St. James's.
498. Order of King in Council. Appointing Henry Peers jr., to the Council of Barbados, in the room of William Leslie decd., as proposed 6th instant. Signed, Temple Stanyan. 1½ pp. [C.O. 5, 21. ff. 23, 23 v.]
Dec. 20.
Whitehall.
499. Council of Trade and Plantations to the King. Representation, upon Order of 10th Aug., upon the Memorial of Jonathan Belcher jr., praying that Governor Belcher may be permitted to give his assent to the bill granting him £3000 etc. Continue: Altho' we cannot reflect without concern upon the obstinacy with which the General Assembly of the Massachusetts Bay persist in their refusal to settle a fixt salary upon their Governor for the time being; yet considering on the other hand, that the present Governor has hitherto strictly complied with the terms of your Majesty's Instructions on this head, and that he and his family must be great sufferers if he be left to support the dignity of his station out of his private fortune. We are humbly of opinion that for this time your Majesty may be graciously pleased to permit Governor Belcher to give his assent to the aforesaid bill, in expectation that some method may be fallen upon, for bringing the Assembly of this Province to a better sense of their duty. [C.O. 5, 917. pp. 77, 77 v.]
Dec. 21.
St. James's.
500. Order of King in Council. Approving representation of Council of Trade, and ordering that the Surveyor of H.M. lands in Nova Scotia do survey and lay out the lands desired by John Hart etc. Signed, Temple Stanyan. Endorsed, Recd. 29th Jan., 1732/3, Read 24th Jan., 1733/4. 2 pp. [C.O. 217, 7. ff. 3, 3 v., 6 v.]
Dec. 21.
St. James's.
501. Order of King in Council. Directing the Governor of Nova Scotia to pass a grant for above lands upon the terms proposed. Signed and endorsed as preceding. 2¾ large pp. [C.O. 217, 7. ff. 4–5 v.]
Dec. 21.502. Grant by the Trustees for Georgia etc. 500 acres to be set out by James Oglethorpe, to James Lacy, of London merchant in tail male, to plant white mulberry trees and breed silk worms, on payment of £1 Is. and rent of £2 10s. per ann. after ten years, on condition that he arrive in Georgia with 12 months with four men servants, and there remain for three years, and within ten years clear and cultivate 100 acres of wood ground, and within twenty years 300, being part of said 500 acres, and plant 1000 white mulberry trees per 100 acres of land so cleared. Not to enter into partnership for making potash (v. 7th Dec.) The Trustees to supply him and his four men servants with provisions (5 lb. of flower and 5 lb. of meat per week) for a year, etc.; and, when requested by the grantee, to grant to such men servants as shall arrive and settle with him, lands under such conditions and in such quantities as shall by them have been then last granted to any other men servants in like circumstances. [C.O. 5, 670. pp. 46–55.]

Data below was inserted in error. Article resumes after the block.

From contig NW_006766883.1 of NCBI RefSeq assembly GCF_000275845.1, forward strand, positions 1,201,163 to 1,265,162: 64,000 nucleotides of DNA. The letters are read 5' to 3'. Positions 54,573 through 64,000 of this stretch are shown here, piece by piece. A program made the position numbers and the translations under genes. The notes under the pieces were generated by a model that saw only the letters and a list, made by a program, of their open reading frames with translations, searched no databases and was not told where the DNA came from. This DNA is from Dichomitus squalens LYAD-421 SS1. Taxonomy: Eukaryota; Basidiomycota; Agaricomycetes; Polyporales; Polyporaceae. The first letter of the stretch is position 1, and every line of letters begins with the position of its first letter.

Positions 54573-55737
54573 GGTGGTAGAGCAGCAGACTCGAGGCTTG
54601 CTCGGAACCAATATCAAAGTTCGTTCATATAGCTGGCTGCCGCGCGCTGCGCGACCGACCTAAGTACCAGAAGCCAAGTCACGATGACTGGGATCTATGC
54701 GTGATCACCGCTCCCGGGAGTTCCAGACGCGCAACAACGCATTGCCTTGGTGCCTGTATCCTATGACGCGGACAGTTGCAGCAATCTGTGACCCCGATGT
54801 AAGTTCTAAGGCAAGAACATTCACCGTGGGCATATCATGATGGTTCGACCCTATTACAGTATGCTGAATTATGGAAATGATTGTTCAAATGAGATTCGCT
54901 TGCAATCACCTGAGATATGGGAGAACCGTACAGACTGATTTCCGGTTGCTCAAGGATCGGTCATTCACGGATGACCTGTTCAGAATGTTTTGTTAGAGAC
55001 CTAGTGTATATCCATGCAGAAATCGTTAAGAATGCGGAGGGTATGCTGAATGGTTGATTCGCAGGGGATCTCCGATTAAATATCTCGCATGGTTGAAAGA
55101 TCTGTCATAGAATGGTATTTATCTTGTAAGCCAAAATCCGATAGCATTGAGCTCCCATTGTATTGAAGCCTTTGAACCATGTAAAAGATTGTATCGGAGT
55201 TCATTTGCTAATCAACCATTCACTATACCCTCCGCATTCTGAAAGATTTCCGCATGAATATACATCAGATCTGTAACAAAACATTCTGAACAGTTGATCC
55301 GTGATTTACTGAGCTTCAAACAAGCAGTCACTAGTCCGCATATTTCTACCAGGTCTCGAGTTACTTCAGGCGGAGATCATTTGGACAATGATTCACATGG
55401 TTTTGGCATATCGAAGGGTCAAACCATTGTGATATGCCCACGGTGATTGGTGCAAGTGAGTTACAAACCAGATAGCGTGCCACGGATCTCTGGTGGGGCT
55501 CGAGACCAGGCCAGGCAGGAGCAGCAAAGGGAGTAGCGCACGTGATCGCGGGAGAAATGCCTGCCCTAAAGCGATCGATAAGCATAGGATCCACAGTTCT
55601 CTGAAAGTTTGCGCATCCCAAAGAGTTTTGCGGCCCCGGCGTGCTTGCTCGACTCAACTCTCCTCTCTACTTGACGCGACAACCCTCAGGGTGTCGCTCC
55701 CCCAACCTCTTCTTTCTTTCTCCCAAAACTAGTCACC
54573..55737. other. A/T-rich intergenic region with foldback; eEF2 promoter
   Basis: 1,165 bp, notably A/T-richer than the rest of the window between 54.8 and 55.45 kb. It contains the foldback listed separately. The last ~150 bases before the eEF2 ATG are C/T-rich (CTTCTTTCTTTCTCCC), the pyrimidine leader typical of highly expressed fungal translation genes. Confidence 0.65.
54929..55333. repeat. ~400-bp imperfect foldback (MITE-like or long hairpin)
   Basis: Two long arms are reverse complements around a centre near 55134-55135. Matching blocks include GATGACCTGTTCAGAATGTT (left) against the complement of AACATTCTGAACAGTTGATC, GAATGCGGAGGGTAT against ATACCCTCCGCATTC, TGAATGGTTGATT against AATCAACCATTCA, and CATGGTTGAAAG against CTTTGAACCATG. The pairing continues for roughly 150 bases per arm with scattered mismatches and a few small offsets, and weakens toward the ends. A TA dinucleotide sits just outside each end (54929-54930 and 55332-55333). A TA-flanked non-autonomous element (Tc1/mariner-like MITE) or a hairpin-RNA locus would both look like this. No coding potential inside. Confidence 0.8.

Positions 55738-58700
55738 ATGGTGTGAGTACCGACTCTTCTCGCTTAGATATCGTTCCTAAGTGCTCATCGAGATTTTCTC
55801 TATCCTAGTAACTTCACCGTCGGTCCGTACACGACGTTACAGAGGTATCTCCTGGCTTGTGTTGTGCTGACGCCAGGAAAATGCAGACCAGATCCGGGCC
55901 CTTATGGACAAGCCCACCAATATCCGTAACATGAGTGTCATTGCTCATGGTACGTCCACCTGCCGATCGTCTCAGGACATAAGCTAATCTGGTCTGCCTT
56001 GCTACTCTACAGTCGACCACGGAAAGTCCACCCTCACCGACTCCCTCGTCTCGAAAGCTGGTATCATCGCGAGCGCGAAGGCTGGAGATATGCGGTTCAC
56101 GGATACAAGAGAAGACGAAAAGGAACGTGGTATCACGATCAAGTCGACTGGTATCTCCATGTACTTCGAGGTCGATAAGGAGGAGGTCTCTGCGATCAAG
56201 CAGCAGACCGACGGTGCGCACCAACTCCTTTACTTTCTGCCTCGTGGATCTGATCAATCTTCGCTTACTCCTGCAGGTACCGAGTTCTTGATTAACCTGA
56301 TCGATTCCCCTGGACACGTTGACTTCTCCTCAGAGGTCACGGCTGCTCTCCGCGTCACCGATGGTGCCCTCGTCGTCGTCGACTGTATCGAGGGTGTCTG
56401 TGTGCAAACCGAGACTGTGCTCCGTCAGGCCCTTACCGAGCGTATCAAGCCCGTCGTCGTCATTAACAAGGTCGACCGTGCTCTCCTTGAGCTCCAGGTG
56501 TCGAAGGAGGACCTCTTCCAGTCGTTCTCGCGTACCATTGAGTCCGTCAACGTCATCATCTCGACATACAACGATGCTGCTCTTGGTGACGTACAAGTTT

Dec. 21.503. Similar grants of 500 acres each to Roger Lacy, Joseph Hetherington, Theophilus Hetherington, and Philip Bishop, of London, merchants. [C.O. 5, 670. p. 56.]
Dec. 21.504. Abstract of Governor Johnson's letter to Mr. Hutcheson. Hopes when Mr. Walpole is fully informed of Mr. St. John's conduct, he will have him removed from all his offices. Has been pressed by the Council to suspend him, but prefers to represent the whole matter to the Ministry, from whom he hopes for redress. It will be impossible to support the authority of the Government, and to do the King's business, if St. John and Whitacre meet with encouragement. The Assembly met the 8th inst. and with great reluctance received Mr. Amiens for their Clerk, to whom he had given a commission pursuant to H.M. Instructions (v. June 25), although the Assembly till now had constantly appointed their own Clerk. This is a proof of their desire to shew their duty to the King, in submitting to what they think a hard thing. Has not given any warrants to run out and survey lands pursuant to any patents from the late Lords Proprietors, and will not do so till the King's pleasure in this matter is signifyed to him, except in the case of the purchasers of baronies from Lord Carteret, who insist on his granting warrants to have the same survey'd as by law they ought. Has received a letter from the Duke of Newcastle to countenance those purchasers in ascertaining their lands, "but the letter is not wrote as an order from the King, but as his own desire. This very much perplexes the Councill and myself, least we should herein disoblige his Grace. The Councill observing a difference between the grants of these baronys, and the grants made to Landgraves and Cassiques arc of opinion that I should suffer the same to be survey'd, but not to suffer them to be recorded, or to pass any grant under the Seal of the Province for the lands so survey'd till H.M. further order. Mr. Purey is arrived with about 50 men and women and children. We have allowed them all conveniences and necessarys, and about 60 who arrived some time before Mr. Purey are gone to Pureybourgh highly satisfyed with their reception. 1½ pp. [C.O. 5, 388. ff59, 59 v.]